In addition to providing specific contributions to student research projects, APHI laboratory personnel develop and optimize molecular approaches to study agents of animal disease. Their expertise has been shared through training courses and collaborations with visiting research scientists. For example, APHI Laboratory personnel developed and experimentally evaluated a single-tube one-step multiplex reverse transcription – polymerase chain reaction (RT-PCR) for the detection and differentiation of VSV strains. Although RT-PCRs for VSV had been reported for VSV, they were not routinely performed in diagnostic laboratories and the diagnostic sensitivity had not been reported. The PCR developed and optimized by APHI laboratory personnel was rapid, sensitive, and reliable. This test detected VSV RNA in infected insects at a level surpassing that of isolation and correctly identified the VSV virus serotype. This work was continued by a visiting scientist from the National Veterinary Laboratories in Islamabad, Pakistan, as he collaborated with APHI laboratory personnel to learn molecular diagnostic methods. His work improved the sensitivity of the original multiplex RT-PCR for the detection and differentiation of VSV-IND and VSV-NJ in a single assay.
Current Research, Facilities, and Capabilities
Currently, APHI laboratory personnel are actively involved in the research of several important animal diseases – strangles in horses, clostridium infection in cattle, and avian influenza. Additionally, the APHI laboratory is starting work on a new, innovative project – using volatile organic compounds (VOCs) and bacterial nucleic acids to detect TB, MAP, and brucellosis in animals.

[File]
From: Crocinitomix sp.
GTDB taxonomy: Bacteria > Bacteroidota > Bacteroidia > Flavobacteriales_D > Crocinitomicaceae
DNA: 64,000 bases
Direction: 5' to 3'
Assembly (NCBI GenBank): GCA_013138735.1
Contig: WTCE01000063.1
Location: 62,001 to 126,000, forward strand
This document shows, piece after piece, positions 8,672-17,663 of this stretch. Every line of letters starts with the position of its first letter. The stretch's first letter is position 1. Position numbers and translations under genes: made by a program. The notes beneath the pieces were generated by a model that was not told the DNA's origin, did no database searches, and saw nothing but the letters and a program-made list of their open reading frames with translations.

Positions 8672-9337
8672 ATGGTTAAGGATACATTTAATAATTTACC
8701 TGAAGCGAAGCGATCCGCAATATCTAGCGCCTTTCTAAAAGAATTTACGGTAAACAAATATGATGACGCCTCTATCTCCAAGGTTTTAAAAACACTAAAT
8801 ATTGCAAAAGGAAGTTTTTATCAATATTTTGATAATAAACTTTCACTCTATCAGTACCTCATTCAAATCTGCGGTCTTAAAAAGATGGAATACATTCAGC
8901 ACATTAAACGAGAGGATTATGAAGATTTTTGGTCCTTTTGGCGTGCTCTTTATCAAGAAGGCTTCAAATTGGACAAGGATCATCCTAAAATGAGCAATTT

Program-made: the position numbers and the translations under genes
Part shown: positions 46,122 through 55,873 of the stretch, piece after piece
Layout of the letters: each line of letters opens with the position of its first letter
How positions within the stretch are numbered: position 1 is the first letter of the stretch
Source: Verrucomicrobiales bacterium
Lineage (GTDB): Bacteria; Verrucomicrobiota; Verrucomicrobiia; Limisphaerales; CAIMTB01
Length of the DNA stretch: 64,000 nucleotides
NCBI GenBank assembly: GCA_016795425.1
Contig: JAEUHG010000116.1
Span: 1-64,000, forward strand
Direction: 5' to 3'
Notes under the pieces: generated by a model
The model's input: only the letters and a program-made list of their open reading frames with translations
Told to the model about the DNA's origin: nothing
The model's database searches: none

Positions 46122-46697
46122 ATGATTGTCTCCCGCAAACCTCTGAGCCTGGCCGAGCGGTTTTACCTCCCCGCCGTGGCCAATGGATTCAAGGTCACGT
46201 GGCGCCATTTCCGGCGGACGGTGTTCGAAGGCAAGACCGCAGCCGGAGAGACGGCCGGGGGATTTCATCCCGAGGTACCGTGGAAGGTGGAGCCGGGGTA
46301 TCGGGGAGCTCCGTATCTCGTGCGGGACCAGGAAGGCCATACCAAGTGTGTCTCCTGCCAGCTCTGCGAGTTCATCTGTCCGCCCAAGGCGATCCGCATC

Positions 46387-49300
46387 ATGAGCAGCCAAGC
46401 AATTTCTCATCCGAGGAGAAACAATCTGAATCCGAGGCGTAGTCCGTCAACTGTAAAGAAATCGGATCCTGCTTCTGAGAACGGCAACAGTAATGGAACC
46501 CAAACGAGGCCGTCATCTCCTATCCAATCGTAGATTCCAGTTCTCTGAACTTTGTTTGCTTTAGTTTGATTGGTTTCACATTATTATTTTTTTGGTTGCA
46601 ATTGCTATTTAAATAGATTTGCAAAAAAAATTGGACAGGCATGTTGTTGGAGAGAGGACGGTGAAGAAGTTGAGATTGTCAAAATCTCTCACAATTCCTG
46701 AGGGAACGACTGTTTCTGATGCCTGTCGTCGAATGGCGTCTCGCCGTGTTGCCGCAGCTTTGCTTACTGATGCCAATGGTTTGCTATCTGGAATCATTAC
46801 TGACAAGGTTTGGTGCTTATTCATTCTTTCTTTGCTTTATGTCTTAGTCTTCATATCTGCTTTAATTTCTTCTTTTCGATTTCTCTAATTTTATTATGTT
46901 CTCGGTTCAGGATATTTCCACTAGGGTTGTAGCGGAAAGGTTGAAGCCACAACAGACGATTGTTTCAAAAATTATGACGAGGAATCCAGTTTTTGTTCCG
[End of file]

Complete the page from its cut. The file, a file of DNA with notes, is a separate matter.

The APHI Laboratory is well equipped with basic laboratory equipment – incubators, refrigeration units and freezers, microscopes with cameras, mixers, pH meters, refrigerated centrifuges, balances – in addition to autoclaves, biosafety cabinets, laminar flow hoods, spectrophotometers, a luminometer, fluorometer, Experiontm DNA, RNA, and protein bioanalyzer, chemiluminscent, fluorescent and visible light digital imager for gel and blot analysis/documentation, automated microplate incubators and washers, bead mill homogenizers, recirculating water baths, and thermal cyclers, including one for Real Time PCR.
The facilities and equipment available in the APHI Laboratory enable the fulfillment of the laboratory mission to be a centralized resource with the capacity for disease diagnosis and preventive measures through applied research in bacteriology, virology, and molecular biology. Laboratory personnel continue to utilize a broad range of techniques to determine disease status in animal populations and molecular approaches to study different animal disease agents.
- Development and optimization of methods for antigen and antibody detection, including ELISA, dot blots, western blots, and rapid strip tests.
- Development and characterization of hybridoma cell lines.
- Development, optimization and/or adaptation of molecular methods for pathogen detection from a multitude of sample types.
- Enhancement of utility of existing tests by the adaptation, development and application of optimal methods for processing and testing of both conventional and unconventional sample types for evaluation of disease status.
- Development and adaptation of methods for extraction of DNA and RNA from various samples – feces, whole and processed tissues, swabs.
- Diagnostic test performance evaluation and validation. The goal of test implementation in the field setting requires rigorous quality control and validation of such tests, and sets the APHI laboratory apart from the typical diagnostic laboratory or classic molecular research laboratory.
- Investigation of novel vaccination strategies, including the use of RNA interference.
Contact: Joni Triantis Van Sickle, Laboratory Coordinator